Book review: The Chestnut Man

By Søren Sveistrup
Translated from the Danish by Caroline Waight
Published by Michael Joseph

Synopsis: One blustery October morning in a quiet suburb of Copenhagen, the police make a terrible discovery. A young woman is found brutally murdered in a playground and one of her hands is missing. Above her hangs a small doll made of chestnuts. 

Ambitious young detective Naia Thulin is assigned the case. Her partner, Mark Hess, is a burned-out investigator who's just been kicked out of Europol. They soon discover a mysterious piece of evidence on the chestnut man - evidence connecting it to a girl who went missing a year earlier and is presumed dead - the daughter of politician Rosa Hartung. 

The man who confessed to her murder is behind bars and the case is long since closed. 

Soon afterwards, another woman is found murdered, along with another chestnut man. Thulin and Hess suspect that there's a connection between the Hartung case, the murdered women and a killer who is spreading fear throughout the country. But what is it?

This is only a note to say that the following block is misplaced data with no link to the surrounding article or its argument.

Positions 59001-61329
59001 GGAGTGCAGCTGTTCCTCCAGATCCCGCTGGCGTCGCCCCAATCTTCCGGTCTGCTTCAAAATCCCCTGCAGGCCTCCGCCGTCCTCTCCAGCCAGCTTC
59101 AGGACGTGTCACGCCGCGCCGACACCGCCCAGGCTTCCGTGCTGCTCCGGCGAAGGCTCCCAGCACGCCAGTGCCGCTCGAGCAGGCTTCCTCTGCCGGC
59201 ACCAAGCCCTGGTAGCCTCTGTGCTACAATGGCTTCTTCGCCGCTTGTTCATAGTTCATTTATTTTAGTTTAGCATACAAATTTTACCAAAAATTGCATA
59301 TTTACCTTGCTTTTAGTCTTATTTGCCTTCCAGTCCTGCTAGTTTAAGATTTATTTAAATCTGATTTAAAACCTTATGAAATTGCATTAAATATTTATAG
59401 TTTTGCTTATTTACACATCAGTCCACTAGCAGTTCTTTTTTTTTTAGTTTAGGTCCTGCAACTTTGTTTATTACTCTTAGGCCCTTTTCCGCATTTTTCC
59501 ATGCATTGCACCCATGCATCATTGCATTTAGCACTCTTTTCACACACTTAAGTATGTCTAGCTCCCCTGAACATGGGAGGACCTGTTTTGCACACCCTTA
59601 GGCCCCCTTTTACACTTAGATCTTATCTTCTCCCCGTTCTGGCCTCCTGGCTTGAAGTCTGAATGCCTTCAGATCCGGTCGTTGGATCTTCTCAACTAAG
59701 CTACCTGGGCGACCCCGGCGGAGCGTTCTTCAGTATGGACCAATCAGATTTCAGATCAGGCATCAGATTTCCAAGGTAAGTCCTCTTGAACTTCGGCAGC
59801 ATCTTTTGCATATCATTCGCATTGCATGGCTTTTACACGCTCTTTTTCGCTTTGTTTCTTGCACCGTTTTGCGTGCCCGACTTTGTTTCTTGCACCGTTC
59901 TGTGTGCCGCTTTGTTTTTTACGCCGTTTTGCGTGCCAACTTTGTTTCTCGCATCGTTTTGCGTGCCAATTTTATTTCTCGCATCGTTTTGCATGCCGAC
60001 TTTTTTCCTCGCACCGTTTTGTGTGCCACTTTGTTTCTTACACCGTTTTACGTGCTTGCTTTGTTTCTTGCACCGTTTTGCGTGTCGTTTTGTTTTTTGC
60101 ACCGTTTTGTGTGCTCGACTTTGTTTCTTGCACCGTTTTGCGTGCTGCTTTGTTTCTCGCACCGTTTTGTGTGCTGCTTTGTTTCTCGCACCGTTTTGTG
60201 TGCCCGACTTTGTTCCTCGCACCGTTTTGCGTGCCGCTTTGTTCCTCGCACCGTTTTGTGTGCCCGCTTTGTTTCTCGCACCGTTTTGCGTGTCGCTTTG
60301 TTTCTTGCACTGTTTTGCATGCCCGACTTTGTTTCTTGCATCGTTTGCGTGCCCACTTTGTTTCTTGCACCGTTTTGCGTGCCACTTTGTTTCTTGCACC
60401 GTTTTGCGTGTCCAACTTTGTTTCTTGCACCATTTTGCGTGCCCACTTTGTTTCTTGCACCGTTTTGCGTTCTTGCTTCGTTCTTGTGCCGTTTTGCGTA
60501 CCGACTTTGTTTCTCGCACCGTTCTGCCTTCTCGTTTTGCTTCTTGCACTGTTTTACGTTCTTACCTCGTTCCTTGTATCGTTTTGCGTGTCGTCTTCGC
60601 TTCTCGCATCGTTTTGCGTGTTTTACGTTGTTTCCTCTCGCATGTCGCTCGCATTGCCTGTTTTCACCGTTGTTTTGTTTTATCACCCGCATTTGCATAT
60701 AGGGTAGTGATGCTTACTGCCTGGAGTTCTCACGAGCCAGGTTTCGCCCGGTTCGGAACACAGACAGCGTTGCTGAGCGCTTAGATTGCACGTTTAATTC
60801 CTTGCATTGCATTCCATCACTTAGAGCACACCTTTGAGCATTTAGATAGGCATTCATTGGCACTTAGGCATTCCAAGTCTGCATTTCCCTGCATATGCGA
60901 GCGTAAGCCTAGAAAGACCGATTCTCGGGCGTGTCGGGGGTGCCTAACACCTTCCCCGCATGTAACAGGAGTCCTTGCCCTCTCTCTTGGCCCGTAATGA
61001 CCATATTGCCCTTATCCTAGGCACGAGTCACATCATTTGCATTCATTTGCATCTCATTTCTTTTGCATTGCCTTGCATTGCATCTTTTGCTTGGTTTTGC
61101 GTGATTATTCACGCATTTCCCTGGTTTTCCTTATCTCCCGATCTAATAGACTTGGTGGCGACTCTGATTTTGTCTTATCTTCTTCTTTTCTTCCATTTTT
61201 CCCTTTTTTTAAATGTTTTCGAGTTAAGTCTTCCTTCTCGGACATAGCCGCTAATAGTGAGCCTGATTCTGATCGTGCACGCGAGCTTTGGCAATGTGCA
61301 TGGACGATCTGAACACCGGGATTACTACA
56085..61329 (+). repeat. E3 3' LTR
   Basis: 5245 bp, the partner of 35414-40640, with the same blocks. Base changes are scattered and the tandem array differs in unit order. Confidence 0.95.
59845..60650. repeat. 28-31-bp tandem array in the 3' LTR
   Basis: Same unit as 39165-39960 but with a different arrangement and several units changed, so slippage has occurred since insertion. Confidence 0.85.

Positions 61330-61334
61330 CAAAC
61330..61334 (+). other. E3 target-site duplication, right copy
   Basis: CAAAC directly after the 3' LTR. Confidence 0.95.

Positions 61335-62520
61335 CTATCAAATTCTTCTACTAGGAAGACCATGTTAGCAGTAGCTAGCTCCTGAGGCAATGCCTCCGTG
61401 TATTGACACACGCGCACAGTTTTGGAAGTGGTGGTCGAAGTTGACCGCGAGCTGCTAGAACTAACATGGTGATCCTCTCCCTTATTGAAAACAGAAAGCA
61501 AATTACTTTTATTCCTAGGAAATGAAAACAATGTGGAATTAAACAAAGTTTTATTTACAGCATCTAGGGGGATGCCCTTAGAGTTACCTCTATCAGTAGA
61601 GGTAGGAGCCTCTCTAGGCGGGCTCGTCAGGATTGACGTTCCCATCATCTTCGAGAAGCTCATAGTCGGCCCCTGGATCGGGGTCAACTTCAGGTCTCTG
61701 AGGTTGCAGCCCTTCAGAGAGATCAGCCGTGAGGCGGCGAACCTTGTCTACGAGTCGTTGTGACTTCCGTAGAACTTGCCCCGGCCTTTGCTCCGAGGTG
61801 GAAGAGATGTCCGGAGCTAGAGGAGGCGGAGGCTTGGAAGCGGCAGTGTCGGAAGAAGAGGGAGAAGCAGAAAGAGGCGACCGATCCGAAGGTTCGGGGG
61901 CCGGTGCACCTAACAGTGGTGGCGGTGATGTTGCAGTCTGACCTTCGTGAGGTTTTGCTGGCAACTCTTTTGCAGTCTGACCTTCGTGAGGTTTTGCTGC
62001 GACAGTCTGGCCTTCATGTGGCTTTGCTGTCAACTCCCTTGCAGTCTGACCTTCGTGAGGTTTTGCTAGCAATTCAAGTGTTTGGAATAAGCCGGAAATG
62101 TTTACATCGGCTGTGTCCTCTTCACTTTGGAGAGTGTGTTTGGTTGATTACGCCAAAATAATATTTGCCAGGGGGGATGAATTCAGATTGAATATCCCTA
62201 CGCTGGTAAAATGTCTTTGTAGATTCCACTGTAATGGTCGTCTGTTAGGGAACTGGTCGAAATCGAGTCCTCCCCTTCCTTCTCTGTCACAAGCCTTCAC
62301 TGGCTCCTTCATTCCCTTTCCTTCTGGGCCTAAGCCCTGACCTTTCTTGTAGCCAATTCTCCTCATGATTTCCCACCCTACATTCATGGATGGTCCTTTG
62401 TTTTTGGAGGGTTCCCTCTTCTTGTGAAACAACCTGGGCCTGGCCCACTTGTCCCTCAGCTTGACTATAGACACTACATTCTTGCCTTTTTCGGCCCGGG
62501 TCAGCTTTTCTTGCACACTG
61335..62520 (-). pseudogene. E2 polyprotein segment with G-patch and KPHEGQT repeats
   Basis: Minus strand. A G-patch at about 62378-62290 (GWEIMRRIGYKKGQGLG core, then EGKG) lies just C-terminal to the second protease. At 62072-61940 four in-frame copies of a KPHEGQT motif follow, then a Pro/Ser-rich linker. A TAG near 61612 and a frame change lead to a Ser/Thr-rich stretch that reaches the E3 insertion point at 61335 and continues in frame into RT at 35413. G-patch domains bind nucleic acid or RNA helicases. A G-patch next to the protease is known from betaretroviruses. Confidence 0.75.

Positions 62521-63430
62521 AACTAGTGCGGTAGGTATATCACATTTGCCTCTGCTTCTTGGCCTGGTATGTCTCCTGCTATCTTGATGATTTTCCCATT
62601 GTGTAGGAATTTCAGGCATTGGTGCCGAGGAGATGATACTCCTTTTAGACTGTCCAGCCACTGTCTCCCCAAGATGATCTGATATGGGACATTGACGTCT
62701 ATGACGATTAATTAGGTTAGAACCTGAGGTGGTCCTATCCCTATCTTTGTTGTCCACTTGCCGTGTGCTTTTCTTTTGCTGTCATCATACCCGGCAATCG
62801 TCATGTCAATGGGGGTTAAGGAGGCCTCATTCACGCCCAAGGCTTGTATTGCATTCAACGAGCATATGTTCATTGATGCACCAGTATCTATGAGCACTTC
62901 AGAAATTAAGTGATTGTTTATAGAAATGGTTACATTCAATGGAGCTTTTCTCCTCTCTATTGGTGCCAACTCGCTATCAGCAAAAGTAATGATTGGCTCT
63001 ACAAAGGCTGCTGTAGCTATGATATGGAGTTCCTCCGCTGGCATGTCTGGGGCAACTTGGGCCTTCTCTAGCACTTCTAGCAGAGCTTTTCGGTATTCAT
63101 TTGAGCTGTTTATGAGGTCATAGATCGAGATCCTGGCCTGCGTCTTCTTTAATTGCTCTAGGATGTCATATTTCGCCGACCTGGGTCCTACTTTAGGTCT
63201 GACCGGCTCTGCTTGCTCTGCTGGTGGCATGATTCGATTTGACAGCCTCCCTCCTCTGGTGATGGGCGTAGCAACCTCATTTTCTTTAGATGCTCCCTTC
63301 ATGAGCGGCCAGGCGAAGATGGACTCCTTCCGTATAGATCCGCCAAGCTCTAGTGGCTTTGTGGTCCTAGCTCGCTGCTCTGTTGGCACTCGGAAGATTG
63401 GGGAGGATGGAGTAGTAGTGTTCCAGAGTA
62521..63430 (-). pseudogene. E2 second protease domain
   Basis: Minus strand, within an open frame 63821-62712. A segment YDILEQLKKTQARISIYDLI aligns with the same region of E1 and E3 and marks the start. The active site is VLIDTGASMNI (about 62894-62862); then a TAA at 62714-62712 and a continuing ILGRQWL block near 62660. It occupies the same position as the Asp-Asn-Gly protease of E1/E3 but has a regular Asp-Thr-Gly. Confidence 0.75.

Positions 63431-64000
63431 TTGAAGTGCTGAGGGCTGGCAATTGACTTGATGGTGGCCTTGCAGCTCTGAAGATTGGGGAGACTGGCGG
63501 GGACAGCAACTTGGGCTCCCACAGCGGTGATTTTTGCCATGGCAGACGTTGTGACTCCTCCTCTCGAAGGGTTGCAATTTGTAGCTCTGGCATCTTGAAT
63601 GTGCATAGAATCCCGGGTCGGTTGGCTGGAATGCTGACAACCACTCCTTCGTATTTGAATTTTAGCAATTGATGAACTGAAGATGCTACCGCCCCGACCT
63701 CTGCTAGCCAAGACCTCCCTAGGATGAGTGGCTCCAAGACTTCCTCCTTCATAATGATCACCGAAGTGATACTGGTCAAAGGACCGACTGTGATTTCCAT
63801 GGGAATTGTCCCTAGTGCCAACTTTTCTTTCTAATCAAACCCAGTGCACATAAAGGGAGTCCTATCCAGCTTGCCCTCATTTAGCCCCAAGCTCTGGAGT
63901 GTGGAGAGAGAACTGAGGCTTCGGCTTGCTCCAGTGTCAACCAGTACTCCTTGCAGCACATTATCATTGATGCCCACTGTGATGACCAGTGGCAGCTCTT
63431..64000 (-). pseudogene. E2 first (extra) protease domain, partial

Thulin and Hess are racing against the clock, because it's clear that the murderer is on a mission that is far from over…

How did this book end up in my hands? The publisher invited me to join the blog tour for this book and – having loved the TV series The Killing – I eagerly accepted.

Was it a page-turner? I was hooked from the start but I must confess that – at the beginning – I was too scared to read this book when it was dark outside so I had to make myself wait! Towards the end, though, I couldn’t help it and I just had to keep on reading. I couldn’t turn the pages fast enough!

Having read the synopsis, did the book meet my expectations? This book definitely exceeded expectations. Yes, it is too gory at times (depending on your preferences, obviously). Yes, the child abuse scenes are hard to read. Once you get past these things, however, you have a book that will absorb your every thinking moment.

Did I like the ending? [no spoilers] The revelation of the perpetrator was mind-blowing. I did not see that coming. 

Three words to describe it. Visual. Gripping. Hair-raising.

Do I like the cover? All I can say is that I will never be able to look at chestnuts in the same way again.

Have I read any other books by the same author? This is the author’s debut novel. I have however watched The Killing, which he wrote.

Will I be recommending this book? It’s not for the fainthearted, that’s for sure. If you don’t mind being scared, go for it! I struggled at first because the book is written so well that I could see it all happen in front of me – almost too vividly – but that’s also the beauty of it.

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